Illegal music sharing website closed down
Around 180,000 people were members of http://www.oink.cd, the world's biggest source of pirated pre-release chart albums, which leaked more than 60 major albums onto the internet so far this year, according to police.Users, who were only admitted to the private website if they could prove they had music to offer, retained membership by continuously posting tracks. "OiNK was central to the illegal distribution of pre-release music online," said Jeremy Banks, head of the internet anti-piracy unit of the International Federation of the Phonographic Industry (IFPI), which participated in the investigation. "This was not a case of friends sharing music for pleasure. This was a worldwide network that got hold of music they did not own the rights to and posted it online." The Interpol-coordinated raids followed a two-year investigation by the British Phonographic Industry and theIFPI. Pre-release leaks have become one of the most damaging forms of piracy for the music industry. According to industry figures, music sales have fallen by more than a third in the past six years.Pre-release piracy is particularly feared by the music industry as it leads to unauthorised mixes or unfinished versions of songs. Chief Superintendent Mark Braithwaite, head of crime with Cleveland Police, said: "While some might view this type of act as a victimless crime there is no such thing – as the cost of an enterprise such as this will be added to the cost of any legitimate purchases further down the line. "This is big business – with hundreds of thousands being made."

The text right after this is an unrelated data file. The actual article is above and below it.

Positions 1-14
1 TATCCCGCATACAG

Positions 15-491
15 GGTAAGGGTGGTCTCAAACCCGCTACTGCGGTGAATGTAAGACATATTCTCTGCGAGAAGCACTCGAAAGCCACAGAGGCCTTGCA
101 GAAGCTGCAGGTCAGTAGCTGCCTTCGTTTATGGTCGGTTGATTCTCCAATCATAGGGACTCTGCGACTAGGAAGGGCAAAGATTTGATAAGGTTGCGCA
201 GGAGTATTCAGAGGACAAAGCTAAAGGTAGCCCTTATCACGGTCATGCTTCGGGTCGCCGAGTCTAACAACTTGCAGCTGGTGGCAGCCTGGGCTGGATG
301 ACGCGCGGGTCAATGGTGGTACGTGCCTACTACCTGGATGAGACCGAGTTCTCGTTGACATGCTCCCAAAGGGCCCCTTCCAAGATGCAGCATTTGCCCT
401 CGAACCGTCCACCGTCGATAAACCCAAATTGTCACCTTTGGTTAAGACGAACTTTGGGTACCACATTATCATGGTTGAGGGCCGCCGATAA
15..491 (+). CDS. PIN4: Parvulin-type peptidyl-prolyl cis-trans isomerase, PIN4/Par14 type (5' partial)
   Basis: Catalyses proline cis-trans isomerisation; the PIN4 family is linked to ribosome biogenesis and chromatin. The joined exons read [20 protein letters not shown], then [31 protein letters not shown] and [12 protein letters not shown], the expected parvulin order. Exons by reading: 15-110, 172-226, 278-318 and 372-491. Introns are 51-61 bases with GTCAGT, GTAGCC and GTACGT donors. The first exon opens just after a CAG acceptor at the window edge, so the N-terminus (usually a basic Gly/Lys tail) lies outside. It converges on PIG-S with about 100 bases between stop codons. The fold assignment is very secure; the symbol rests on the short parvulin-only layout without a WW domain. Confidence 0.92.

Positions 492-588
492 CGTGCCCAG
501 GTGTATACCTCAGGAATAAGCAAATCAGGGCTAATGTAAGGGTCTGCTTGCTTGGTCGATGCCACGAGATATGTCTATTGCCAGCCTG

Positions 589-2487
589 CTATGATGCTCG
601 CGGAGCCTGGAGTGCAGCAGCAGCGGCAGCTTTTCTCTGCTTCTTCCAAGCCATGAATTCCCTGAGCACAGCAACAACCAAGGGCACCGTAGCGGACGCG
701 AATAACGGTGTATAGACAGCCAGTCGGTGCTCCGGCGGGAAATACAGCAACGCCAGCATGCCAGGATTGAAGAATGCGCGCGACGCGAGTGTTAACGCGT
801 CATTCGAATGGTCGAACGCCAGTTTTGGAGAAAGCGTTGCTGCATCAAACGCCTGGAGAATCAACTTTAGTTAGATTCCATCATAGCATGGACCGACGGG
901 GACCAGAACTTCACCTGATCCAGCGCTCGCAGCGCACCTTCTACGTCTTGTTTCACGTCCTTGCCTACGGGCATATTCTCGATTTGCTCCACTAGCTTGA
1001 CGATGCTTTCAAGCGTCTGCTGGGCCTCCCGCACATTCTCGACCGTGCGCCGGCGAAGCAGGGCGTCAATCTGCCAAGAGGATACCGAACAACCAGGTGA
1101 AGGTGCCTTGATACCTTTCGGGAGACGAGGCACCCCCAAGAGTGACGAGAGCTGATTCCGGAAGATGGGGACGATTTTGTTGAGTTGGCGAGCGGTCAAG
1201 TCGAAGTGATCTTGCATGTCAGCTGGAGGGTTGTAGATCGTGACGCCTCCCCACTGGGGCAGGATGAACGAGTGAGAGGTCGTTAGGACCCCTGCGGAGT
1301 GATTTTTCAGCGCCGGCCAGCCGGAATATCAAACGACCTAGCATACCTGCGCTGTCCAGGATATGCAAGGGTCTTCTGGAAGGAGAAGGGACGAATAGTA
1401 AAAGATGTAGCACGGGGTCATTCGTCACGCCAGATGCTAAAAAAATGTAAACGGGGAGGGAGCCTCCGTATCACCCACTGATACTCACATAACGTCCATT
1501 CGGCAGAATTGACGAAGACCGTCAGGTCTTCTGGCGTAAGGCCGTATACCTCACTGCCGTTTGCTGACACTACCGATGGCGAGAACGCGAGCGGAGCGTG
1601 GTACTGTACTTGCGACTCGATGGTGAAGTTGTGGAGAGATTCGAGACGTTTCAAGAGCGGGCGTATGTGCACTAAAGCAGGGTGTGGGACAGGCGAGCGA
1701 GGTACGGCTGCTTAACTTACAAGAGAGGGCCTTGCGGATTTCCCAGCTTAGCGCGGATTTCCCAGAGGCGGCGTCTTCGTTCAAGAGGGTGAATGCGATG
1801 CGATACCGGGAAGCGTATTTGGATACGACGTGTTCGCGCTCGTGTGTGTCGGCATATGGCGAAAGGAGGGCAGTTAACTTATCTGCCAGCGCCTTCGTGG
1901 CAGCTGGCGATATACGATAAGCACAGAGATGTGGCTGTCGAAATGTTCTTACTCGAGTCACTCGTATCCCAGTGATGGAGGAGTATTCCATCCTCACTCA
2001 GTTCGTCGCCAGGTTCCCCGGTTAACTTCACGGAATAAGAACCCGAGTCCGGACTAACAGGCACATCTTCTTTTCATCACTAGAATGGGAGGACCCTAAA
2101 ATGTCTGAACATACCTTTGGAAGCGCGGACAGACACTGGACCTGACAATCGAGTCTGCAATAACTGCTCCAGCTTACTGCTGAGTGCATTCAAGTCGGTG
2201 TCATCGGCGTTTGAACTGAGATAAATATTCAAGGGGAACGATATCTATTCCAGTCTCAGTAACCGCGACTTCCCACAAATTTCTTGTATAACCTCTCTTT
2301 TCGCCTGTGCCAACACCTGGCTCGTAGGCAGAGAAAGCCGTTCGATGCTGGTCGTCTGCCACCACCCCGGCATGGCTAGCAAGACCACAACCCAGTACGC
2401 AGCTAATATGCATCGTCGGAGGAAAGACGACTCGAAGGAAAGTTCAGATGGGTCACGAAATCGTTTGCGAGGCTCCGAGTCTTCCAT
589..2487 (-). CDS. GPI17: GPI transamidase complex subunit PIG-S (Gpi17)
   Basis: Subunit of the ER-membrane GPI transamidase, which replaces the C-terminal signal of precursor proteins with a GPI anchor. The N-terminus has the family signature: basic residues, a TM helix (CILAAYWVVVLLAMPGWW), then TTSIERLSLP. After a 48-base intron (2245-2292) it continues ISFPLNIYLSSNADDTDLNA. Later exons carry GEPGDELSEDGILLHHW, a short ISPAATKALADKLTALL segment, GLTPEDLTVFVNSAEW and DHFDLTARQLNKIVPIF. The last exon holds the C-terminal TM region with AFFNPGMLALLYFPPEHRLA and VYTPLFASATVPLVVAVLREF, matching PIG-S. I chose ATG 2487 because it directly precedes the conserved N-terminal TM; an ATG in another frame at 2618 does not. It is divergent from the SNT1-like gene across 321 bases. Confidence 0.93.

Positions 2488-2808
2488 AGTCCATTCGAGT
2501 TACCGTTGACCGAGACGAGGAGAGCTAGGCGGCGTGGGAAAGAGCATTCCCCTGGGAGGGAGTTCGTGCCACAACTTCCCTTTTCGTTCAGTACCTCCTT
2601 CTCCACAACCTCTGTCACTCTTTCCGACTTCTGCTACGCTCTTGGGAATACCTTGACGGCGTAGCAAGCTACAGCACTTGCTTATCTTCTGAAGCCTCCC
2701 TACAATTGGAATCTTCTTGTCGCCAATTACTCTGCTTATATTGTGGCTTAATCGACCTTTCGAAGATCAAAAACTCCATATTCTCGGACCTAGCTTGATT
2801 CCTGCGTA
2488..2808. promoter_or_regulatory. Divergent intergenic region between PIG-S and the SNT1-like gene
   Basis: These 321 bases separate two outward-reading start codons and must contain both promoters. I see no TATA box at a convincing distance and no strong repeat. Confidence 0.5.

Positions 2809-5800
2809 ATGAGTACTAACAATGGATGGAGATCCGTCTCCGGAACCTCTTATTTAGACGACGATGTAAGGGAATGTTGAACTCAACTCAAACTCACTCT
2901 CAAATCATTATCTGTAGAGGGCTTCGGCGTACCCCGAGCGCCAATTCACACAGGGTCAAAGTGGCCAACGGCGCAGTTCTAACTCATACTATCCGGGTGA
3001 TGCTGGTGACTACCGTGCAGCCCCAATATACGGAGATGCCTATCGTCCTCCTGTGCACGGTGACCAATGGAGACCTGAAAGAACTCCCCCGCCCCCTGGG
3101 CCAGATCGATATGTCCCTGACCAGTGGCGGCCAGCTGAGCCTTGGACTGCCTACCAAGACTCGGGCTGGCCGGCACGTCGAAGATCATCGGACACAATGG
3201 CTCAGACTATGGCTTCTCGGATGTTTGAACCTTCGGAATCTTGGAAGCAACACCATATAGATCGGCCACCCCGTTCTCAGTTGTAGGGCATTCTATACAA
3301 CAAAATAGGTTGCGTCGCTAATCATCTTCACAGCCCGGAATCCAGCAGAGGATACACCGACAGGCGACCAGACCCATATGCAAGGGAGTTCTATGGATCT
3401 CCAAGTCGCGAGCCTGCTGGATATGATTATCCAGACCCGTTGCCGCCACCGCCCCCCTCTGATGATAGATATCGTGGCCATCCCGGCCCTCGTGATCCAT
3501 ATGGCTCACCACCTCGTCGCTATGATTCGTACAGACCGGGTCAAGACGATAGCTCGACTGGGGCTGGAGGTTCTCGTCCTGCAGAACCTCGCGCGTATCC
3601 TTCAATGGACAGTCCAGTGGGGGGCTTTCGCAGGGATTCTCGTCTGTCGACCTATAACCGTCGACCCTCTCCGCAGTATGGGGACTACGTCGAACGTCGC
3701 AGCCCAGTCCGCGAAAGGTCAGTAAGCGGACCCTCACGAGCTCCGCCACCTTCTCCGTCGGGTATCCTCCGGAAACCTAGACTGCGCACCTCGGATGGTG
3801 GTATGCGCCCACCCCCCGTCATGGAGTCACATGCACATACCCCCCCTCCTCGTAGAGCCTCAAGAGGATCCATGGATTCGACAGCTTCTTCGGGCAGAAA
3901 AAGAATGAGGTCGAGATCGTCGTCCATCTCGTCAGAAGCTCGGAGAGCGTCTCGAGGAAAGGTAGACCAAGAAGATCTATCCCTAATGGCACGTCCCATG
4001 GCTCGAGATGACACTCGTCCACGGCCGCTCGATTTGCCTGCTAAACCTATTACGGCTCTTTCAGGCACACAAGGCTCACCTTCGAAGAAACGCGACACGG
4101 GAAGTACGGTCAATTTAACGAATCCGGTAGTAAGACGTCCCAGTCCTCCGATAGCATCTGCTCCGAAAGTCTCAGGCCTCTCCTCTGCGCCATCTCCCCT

Jeremy Banks, Head of the IFPI’s Internet Anti-Piracy Unit, said: “OiNK was central to the illegal distribution of pre-release music online. This was not a case of friends sharing music for pleasure. This was a worldwide network that got hold of music they did not own the rights to and posted it online.
“This operation was a classic example of how the recording industry can work with law enforcement agencies to prove that illegal operations on the internet are not immune from detection.”
BPI Chief Executive Geoff Taylor said: “Closed criminal networks such as OiNK take time to develop; make no mistake, this operation will cause major disruption to this illegal activity.
“This individual now faces criminal charges, but no doubt others will be looking to move into this activity. The industry, together with the police and trading standards officers, will keep up the pressure to deter the digital freeloaders.
We are sending the message to music lovers and public authorities about the scale of damage it causes to music. Copyright theft starves the creative industries of income, threatening future investment in artists and vandalising our culture.”